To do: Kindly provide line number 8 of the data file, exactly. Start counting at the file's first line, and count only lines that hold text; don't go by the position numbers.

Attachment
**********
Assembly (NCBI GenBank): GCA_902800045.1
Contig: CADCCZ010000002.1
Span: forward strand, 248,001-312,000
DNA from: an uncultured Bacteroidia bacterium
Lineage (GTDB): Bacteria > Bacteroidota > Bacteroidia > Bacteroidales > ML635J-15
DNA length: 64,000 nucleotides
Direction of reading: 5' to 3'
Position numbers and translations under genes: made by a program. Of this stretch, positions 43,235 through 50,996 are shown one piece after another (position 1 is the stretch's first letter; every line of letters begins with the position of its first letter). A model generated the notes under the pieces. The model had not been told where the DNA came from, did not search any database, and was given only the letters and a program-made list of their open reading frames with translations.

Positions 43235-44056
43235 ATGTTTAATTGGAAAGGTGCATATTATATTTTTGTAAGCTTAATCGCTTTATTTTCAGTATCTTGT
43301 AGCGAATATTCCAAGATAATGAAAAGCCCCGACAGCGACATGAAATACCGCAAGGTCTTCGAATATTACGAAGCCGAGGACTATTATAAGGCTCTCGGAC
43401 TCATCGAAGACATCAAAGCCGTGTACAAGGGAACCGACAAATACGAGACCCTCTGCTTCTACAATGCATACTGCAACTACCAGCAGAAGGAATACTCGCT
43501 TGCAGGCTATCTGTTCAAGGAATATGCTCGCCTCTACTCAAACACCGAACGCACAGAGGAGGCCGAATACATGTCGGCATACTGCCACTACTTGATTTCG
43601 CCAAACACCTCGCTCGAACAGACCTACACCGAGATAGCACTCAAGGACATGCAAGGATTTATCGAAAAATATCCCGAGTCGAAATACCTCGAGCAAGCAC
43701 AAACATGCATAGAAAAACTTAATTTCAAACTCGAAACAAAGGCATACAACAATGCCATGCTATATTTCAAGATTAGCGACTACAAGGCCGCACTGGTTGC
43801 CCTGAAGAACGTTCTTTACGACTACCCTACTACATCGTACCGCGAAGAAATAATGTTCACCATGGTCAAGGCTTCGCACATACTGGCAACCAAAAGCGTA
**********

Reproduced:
Position numbers and translations under genes: made by a program. Of this stretch, positions 43,235 through 50,996 are shown one piece after another (position 1 is the stretch's first letter; every line of letters begins with the position of its first letter). A model generated the notes under the pieces. The model had not been told where the DNA came from, did not search any database, and was given only the letters and a program-made list of their open reading frames with translations.